Monday, July 31, 2006
There's a photo of Franz Rosenzweig ((1886–1929) cut in the shape of the Star of David on the cover of his book The Star of Redemption (ISBN 0-299-20720-X).
There's another on the cover of the first edition of this book published on 1921 (in German).
In this book Franz Rosenzweig builds his philosophy around the shape of the Star of David, composed of two conceptual triangles which together form the basis of Jewish belief: Creation, Revelation, and Redemption; God, Israel, and World.
This is a partial list of potential possible designs of the Star of David (not including materials and colors):
- Superimposing two triangles
- Superimposing two triangles so that their lines are interwoven
- Three superimposed congruent parallelograms or rhombuses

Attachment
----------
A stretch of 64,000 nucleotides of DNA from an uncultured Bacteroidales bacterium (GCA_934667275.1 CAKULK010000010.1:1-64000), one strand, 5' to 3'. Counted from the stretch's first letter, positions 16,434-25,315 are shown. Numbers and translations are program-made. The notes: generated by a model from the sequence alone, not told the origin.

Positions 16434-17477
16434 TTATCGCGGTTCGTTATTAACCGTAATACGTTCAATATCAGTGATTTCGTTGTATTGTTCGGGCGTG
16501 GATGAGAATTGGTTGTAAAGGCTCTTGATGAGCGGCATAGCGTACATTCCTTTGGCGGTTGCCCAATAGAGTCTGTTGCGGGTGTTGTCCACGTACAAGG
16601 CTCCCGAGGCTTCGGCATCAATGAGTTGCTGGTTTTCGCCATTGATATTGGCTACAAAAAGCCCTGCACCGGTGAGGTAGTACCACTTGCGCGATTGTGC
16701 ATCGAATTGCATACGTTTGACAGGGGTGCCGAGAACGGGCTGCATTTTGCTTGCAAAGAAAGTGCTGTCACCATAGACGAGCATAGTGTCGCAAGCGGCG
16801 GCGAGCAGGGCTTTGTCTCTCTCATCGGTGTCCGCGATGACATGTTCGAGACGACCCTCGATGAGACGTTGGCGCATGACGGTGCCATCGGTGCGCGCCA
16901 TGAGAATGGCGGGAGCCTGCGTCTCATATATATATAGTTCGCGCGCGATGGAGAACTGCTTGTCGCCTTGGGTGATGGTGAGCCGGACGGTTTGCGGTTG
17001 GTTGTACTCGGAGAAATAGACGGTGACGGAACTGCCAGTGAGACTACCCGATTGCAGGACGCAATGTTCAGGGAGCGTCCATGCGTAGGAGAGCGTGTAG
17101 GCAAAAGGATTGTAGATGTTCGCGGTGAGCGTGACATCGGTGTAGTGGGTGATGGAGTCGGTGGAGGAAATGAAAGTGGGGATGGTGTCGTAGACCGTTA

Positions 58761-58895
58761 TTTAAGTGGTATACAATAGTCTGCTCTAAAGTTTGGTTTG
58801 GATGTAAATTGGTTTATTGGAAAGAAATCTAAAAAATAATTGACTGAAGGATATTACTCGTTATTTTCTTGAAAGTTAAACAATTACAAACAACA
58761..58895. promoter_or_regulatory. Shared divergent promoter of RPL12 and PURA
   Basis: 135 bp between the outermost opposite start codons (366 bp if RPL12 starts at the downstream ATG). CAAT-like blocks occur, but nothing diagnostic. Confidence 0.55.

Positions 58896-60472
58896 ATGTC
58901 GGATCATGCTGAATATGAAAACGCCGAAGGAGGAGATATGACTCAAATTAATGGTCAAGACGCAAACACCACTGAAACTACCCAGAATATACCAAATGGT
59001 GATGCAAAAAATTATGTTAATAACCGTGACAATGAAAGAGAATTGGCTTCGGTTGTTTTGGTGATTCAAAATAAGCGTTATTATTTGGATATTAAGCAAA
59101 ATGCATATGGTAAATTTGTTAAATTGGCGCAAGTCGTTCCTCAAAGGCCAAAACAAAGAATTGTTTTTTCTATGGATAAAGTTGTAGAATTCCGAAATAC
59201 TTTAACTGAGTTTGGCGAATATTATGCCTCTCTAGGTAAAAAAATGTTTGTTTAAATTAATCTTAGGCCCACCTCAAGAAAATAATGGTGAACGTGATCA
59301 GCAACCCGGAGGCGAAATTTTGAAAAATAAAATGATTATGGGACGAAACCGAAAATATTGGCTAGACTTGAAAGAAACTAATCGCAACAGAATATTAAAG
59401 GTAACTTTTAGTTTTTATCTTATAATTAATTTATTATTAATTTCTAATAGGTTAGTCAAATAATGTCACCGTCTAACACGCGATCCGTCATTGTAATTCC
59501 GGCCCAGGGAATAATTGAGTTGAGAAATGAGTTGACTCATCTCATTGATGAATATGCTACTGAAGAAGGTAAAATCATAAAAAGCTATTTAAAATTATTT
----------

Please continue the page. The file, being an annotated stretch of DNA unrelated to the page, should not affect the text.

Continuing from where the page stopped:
- A regular hexagon with six equilateral triangles upon each of its edges
- Three “butterflies”
- “paper hat” mirrored along a horizontal axis
- Six Alpha letters (Hexalpha) or six A letters
- Made from 3 W's
- Star of David leaning on "two legs" (two triangles instead of one)
- Star of David made from curved lines instead of straight lines
See : Black, Max (1979). More about metaphor. In: Andrew Ortony (ed.), Metaphor and thought. Cambridge: Cambridge University Press, 19-43.
Drawn by hand
Drawn by pair of compasses
Empty or full (circumference only)
In a circle
In a hexagon
In a lattice
In a square
In two intertwined squares
Made from dots
Made from letters (micrography)
On a round object
Partial Star of David (made from unconnected triangles)
Surrounded by inscriptions
Surrounding a circle
Surrounding a flower
Surrounding a lily
Surrounding a pentagram
Surrounding a picture (like Theodor Herzl)
Three dimensional (like Yevu Yashir's design)
With a dot (like in alchemy)
With inscription inside (like Zion)
What I learned from this partial list is:
That there is no uniform shape that everybody has to obey (like in the flag).
That there is no limit to the designers' imagination…